The Super Bowl continues to grow, even as NFL ratings decline, with the big game attracting big handles from the world of sports wagering. Point spreads and over/unders offered by sportsbooks like Sports Interaction for the Super Bowl can be divided into three eras based on Joe Montana’s career.
Before Joe lead the 49ers to four Super Bowls, favorites crushed underdogs in low scoring affairs. During Montana’s reign, favorites still performed well against the spread, even as overall scoring exploded. After Joe hung up his cleats and Elway finally won a ring, underdogs started to cover the spread at an accelerated rate while scoring dipped.
Pre-Montana Super Bowl Era
The first 15 Super Bowls were mostly predictable affairs. Sportsbooks appeared to be cautious when determining point spreads for favorites, with underdogs rarely making a splash against the spread. The Pittsburgh Steelers were the most dominant team of the era, earning four Super Bowl rings, beating the spread three times in the process.
Overall, the favorite beat the spread 11 out of 15 times, a whopping 73% winning ratio. Coincidentally, two of the biggest point spread upsets may have triggered caution for bookies determining spreads.
Joe Namath’s guarantee beat an 18-point spread in Super Bowl III, while Super Bowl IV witnessed Kansas City obliterate Minnesota, despite a 12-point spread favoring the Vikings. After these two massive upsets, favorites beat the spread in nine of the proceeding 10 Super Bowls, creating the dominant trend before Montana.
Nine of the first 14 Super Bowl totals were conservative estimates during this era, including seven consecutive under results between Super Bowl III and XI. Only two of those 14 games featured an over/under above 40, evidence of the low-scoring trend over the first decade and a half of the biggest single annual event in sports.
The Joe Montana Super Bowl Era
Joe Montana and the San Francisco 49ers were slim, one-point favorites to beat Cincinnati during Super Bowl XVI in 1982. They held on for a five-point win against the Bengals to collect their first of four rings during the 80’s.
San Francisco’s “west coast” offensive style would have a major impact on the NFL, inflating the final score through a stronger emphasis on passing. Favorites continued to rule between Super Bowl XVI and XXXI, beating the spread in 10 out of 16 games, resulting in a 62.5 ATS winning percentage.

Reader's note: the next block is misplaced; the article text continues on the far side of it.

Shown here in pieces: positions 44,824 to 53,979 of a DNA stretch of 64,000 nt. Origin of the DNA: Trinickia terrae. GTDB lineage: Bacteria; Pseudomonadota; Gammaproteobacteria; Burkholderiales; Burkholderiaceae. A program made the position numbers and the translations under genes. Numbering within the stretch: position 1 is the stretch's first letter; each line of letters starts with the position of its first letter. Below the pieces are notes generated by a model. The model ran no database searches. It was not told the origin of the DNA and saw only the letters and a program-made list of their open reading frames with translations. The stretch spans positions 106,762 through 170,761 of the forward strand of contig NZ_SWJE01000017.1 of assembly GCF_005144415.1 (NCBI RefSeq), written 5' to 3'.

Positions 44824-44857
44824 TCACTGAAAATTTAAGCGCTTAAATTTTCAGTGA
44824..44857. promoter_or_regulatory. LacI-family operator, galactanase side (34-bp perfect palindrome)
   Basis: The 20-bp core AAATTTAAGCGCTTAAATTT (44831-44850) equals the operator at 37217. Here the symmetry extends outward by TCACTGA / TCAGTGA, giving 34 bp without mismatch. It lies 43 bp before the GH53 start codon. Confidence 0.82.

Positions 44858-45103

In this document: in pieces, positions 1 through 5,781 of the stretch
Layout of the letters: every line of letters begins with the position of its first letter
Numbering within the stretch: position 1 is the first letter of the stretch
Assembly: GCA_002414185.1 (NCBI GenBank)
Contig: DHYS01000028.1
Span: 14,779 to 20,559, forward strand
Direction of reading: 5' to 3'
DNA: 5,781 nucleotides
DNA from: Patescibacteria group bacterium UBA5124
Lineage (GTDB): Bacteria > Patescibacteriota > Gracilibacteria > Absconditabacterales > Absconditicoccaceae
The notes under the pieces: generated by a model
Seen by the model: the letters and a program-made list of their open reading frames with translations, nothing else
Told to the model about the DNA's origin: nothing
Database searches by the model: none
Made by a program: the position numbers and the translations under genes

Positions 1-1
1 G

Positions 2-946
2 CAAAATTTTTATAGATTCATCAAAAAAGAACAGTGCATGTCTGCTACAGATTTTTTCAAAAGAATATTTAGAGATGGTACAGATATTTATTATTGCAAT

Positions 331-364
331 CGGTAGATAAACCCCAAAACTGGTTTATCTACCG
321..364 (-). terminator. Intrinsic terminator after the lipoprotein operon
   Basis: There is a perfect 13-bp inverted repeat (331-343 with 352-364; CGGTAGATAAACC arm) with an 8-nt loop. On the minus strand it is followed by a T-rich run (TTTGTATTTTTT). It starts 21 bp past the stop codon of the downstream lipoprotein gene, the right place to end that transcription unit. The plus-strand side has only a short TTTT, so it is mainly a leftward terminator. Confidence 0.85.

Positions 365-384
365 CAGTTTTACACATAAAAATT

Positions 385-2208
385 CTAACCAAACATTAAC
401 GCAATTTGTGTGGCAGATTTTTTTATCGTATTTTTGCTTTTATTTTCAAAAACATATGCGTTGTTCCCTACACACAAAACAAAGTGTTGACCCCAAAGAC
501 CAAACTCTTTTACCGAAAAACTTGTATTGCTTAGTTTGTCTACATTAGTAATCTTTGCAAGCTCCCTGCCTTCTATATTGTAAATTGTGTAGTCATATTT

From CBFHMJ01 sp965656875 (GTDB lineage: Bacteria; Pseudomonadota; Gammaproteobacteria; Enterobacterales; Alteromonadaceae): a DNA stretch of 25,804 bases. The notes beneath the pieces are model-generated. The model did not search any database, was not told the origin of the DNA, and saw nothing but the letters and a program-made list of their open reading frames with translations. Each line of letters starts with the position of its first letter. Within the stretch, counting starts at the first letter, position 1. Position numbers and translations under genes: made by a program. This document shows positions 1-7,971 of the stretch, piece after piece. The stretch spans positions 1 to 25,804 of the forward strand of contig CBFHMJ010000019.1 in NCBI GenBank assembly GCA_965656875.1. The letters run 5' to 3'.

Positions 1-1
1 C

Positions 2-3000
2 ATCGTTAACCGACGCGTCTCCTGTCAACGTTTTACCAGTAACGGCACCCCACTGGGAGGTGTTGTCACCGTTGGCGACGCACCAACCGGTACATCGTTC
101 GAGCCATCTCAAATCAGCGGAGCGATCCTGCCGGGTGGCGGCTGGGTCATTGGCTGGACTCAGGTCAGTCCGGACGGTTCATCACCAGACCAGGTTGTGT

The majority of the 1980s and the 1990s were dominated by quarterbacks like Montana, Steve Young, Troy Aikman, Brett Favre and John Elway. As such, only two over/under totals were below 40 points, including three consecutive projected totals over 50 between 1994 and 1996.
Montana’s example created an increase in scoring for Super Bowl games, with the over winning in 10 of 16 championship games.
Post-Montana Super Bowl Era
Ironic that the end of the “Montana” Super Bowl era would result in John Elway’s first Super Bowl – a milestone which was powered by Terrell Davis and one of the greatest rushing performances in football history. During Super Bowl XXXII, Terrell Davis carried Elway and the Broncos to a stunning upset of Brett Favre and the Green Bay Packers, who were 11-point favorites.
Since then, underdogs have performed well against the spread. Including Elway’s miraculous win, 12 of the past 20 Super Bowl spreads were covered by underdogs, with two championship games a push or pick’em. Between 2002 and 2017, 11 out of 16 underdogs beat the spread, resulting in an incredible 68.8% record for ATS dogs.
The post-Montana era still features plenty of scoring, with 11 of 20 Super Bowls finishing above the expected total. However, the NFL no longer features the ridiculous run’n’gun scoring of the 80s and 90s, when defenses were still struggling to catch up to offensive innovation.
Perhaps the most telling trend would be recent MVPs for the big game. Tom Brady’s won two of the past four Super Bowl MVPs, with linebackers Malcolm Smith and Von Miller snagging the award in 2014 and 2016. Defense appears to be the greatest predictor of the modern Super Bowl, which might eventually be known as the “Brady Era”.
Bucs’ Jason Pierre-Paul Automobile Accident Blamed on Bad Weather